The 1970s played a pivotal role in the history of trade, shipping, and manufacturing. In this decade, Toyota revolutionized the manufacturing world with the wide adoption of its Just-in-Time (JIT) production planning process. In essence, that represents operating with low inventory levels where raw materials, goods, or even labor are scheduled to arrive or be replenished exactly when, or shortly before, they are needed in production. Having the system, Toyota could solve some of the problems associated with keeping high-inventory levels, free up a significant amount of capital, and reduce the opportunity costs. It could also minimize storage, service/maintenance, and inventory risk costs.
Nowadays, JIT and its equivalents are the industry standards in the automotive and are also universally adopted in the wider manufacturing and service verticals. However, if automotive or manufacturing sectors can afford to wait for an order to be placed and then produce, in many other business areas, in order to adopt JIT, highly accurate Demand Forecasting must be in place.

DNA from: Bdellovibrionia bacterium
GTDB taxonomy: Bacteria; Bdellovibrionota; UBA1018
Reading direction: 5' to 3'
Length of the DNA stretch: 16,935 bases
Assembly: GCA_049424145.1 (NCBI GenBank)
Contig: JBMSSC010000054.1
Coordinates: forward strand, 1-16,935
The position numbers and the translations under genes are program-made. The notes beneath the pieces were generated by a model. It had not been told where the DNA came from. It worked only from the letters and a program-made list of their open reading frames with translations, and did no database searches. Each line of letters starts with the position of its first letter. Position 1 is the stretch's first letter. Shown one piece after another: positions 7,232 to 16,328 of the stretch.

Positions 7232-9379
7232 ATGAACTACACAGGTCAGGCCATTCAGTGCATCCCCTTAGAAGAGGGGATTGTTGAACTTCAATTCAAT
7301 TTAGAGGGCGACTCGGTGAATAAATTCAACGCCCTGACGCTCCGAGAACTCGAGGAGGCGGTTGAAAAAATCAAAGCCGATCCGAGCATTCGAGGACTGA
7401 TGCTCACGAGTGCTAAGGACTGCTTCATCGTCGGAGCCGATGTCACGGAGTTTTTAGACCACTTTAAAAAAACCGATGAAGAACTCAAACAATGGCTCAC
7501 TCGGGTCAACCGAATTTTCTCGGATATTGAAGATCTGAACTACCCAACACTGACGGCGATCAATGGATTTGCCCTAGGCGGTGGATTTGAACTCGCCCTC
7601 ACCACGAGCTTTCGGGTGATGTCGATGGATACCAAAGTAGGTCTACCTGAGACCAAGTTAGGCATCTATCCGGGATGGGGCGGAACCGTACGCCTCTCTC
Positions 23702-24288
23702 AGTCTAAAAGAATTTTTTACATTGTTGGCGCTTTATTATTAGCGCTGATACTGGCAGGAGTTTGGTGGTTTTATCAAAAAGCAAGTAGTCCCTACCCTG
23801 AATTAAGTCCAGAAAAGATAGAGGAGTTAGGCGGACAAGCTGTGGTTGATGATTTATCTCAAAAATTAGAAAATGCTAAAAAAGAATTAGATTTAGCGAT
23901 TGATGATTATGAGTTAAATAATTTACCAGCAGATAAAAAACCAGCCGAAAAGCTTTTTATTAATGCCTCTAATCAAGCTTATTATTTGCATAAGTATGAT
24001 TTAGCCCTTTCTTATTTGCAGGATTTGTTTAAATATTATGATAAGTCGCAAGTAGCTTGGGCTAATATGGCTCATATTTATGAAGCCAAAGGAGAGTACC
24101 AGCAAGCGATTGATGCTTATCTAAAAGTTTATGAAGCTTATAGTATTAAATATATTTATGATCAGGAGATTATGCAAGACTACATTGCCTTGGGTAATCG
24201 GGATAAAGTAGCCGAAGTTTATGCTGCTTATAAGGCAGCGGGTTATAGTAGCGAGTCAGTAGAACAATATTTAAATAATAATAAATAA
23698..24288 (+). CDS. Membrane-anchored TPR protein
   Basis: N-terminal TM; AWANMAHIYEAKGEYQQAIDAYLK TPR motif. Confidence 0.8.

An obvious example of such an area is the container shipping industry, which in the 1970s has also experienced a renaissance with the wide adoption of containerization. However, improvident internal processes and trade imbalances led to huge inefficiencies. Empty containers had to be repositioned from big consumer centers such as Europe and the US to big manufacturing powerhouses like China and Southeast Asia. To be able to satisfy demand at any given time and location, and compensate for the long repositioning cycles, ocean shipping carriers keep excess container inventory. Traditionally, inland empty containers account for around 30-40% of the total container shipping fleet.